Why Am I So Stuck In My Growth As A Christian?

Written By Tan Chew Suan

Chew Suan got to know Singapore Youth For Christ in her teens and now serves as a full-time staff in Teaching Ministry. She counts it a great privilege to devote her time to the studying and teaching of God’s Word for the purpose of equipping gospel workers.


“I always seem to come back to square one.”

That was what I said to my leader many years back, while a university student serving as a youth ministry volunteer. I have wept a copious amount of tears in youth camps while listening to preachers or our youth leaders challenge us about our Christian growth.

But, after a few weeks, the tears dry up, the routines of life set in, the messages and challenges become a fading memory, the recently started spiritual disciplines become harder to maintain, and I go right back to where I had started.

These cycles of emotional response, resolutions made, resolutions broken, left me tired and discouraged. It seemed so hard to live the Christian life, let alone grow as a Christian. Even the very basics of reading the Bible and prayer in a Christian life were a constant struggle. There were so many demands upon my time: classes, homework, family, friends, school activities, church activities. At the end of the day, I was just too drained to read my Bible or to pray. Furthermore, even if I did maintain my daily Bible reading for a while, I did not see much growth in my Bible knowledge or in my Christian character. I was back, as it seemed, to square one.

Is Christian growth a hopeless endeavor? Not according to the apostle Peter in 2 Peter 1:3-8. In fact, what Peter wrote in this passage gives me great assurance that Christian growth is not only possible, but unavoidable, if I were to heed what he wrote.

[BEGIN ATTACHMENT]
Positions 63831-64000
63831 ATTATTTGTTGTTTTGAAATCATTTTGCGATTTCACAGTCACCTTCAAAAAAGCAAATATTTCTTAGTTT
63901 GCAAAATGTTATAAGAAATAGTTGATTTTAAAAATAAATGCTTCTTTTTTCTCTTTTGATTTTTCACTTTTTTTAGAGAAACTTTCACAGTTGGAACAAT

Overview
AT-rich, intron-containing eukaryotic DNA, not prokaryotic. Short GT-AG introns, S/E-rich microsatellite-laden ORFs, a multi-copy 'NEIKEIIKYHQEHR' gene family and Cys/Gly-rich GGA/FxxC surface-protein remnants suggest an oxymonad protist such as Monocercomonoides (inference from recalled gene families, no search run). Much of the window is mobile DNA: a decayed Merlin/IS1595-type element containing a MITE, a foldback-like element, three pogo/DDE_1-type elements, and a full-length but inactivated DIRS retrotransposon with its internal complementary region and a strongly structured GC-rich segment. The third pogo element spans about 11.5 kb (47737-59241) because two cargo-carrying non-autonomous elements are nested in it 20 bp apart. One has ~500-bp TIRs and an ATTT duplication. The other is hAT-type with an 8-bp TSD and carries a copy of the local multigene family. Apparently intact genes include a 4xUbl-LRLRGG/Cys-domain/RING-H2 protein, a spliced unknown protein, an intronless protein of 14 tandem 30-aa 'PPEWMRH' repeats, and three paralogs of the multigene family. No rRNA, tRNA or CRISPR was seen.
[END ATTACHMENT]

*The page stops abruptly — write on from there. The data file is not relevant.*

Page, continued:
1. Jesus empowers me to live a godly life

“His divine power has given us everything we need for a godly life through our knowledge of Him who called us by His own glory and goodness” (2 Peter 1:3).

In my struggle to grow as a Christian, there are times when I think I cannot change, especially when I struggle with the same sin again and again. But Peter’s assurance to me is that I can, but not because of me, but because of Him, who has called me into a relationship with Him. He is none other than Jesus our Lord (1:2). If I look to myself for my own growth, then I must confess I do not have the power within myself to change. But Peter exhorts us to look to Jesus’ empowerment.

Christian growth is not only possible, this verse says it is unavoidable if we continue to stay in relationship with Jesus. There is no excuse for not growing. Jesus’ divine power has given me everything I need to live a godly life; He has not left out anything, but has given us everything necessary for our growth. While Peter did not list for us what these things are, we can have a sense of what these things may include by looking at Ephesians 6:10-18. In the passage, Paul begins by urging the Ephesians to “be strong in the Lord and in his mighty power” (Eph 6:10). So what has the Lord provided for the Christians to make them strong? It is the armor of God which includes: belt of truth, breastplate of righteousness, gospel of peace, shield of faith, helmet of salvation, word of God, and prayer.

If I am to grow, first and foremost, I need to put my trust in Jesus, not just for salvation, but for sanctification—my becoming holy—as well. I need to know that my power to change comes from Him and not from me, and thus I need to constantly depend upon Him in prayers and He empowers me.

2. Jesus expects me to put in the hard work to live a godly life

“For this very reason, make every effort to add to your faith goodness . . .” (2 Peter 1:5)

I wish Jesus would just zap me and grant me instant godliness. I want to increase in my knowledge of Him, but I am not prepared to put in hours of studying the Bible. I want self-control, but when temptations come, I fall right in. I want perseverance, but I try to get out of a difficult situation as soon as possible. I want to be loving, but I avoid people I dislike as much as possible.

I want godliness without having to make the effort to be godly.

I would have thought, since Jesus empowers me, I could let go and let Him do the work. But Peter tells me otherwise. For the very reason that I have Jesus’ empowerment and His promises to enable me to live a godly life (2 Peter 1:3–4), all the more I should make the effort to live a godly life.